The rss() function is, in turn, passed an items array with information for and about my feed as well as the name and route for the XML document getStaticPaths() will create.

Summary of the getStaticPaths() Process

In summary, you can build an XML document for your Astro site’s RSS feed by configuring getStaticPaths() to:

Summary of the rss() Process

Astro’s rss() function is passed into getStaticPaths() in order to generate “rss-y” information about (a) your feed itself and (b) each individual blog post that will be read by rss readers. The rss() is passed:

What the Code Looks like

export async function getStaticPaths({ paginate, rss }) {
  const allPosts = Astro.fetchContent('./*.md');
  const sortedPosts = allPosts.sort((a, b) => new Date(b.date) - new Date(a.date));

  rss({
    title: "Sarah Rainsberger | Blog",
    description: "Writing by Sarah Rainsberger",
    customData: `<language>en-us</language>`,
    
    items: allPosts.map((item) => {
      
      const customData = `<guid isPermaLink="true">https://rainsberger.ca${item.url}</guid>`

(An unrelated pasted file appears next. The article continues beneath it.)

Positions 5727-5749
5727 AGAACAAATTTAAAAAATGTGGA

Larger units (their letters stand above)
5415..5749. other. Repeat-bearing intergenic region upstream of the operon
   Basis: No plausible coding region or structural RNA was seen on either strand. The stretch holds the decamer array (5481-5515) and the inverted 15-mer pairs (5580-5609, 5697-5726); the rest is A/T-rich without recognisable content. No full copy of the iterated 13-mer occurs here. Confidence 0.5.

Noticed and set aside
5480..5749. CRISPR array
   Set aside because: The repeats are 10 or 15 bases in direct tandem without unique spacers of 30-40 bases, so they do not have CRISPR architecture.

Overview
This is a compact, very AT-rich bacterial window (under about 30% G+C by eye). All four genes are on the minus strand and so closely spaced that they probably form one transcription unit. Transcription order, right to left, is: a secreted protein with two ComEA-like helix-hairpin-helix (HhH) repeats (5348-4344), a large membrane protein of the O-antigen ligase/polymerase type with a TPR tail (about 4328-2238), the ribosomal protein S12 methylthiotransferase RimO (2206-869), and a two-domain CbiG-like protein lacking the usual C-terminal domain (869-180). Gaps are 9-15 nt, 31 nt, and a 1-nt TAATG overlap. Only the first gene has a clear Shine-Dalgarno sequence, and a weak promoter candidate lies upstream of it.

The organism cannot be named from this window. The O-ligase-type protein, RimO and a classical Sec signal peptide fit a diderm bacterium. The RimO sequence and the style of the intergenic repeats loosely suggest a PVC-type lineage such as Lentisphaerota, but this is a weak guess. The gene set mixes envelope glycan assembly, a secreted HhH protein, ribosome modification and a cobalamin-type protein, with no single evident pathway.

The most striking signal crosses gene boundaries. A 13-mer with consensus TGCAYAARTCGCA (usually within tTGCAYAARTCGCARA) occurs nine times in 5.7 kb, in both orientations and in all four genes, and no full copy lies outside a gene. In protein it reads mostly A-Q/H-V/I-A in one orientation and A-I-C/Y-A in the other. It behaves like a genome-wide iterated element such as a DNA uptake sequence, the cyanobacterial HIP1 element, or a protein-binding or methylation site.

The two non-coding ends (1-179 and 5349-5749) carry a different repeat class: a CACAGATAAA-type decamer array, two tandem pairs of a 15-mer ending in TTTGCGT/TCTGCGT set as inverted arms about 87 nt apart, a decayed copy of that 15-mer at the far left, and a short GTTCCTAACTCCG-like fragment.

return {
        title: item.title,
        description: item.description,
        link: item.url,
        pubDate: item.date,
        customData,
      }
    }),
    
    dest: "/rss.xml",

  })

    return paginate(sortedPosts, { pageSize: 25 })
}

All my feeds are belong to you!

So yes, now you can point your feed reader to https://rainsberger.ca/rss.xml and subscribe to these posts!

(Although, there may yet be more troubleshooting to do. I woke up this morning to all my blog posts unread again? I guess maybe the story is not over…)

Additional Notes/Discoveries etc:

<guid>

It is apparently good practice for each RSS item to have a <guid> tag for uniquely identifying each post, and common for that identifying to be the page’s url. Using Tony’s Navillus example, I was able to add this tag via customData within my items mapping. (Thanks, Tony!)

However, using item.url outside of the link: property only returned the page slug, not the full url. So you can see that I had to hard-code my website domain in customData, although the item.link: item.url property does use the site I have set in buildOptions in config to create a full url.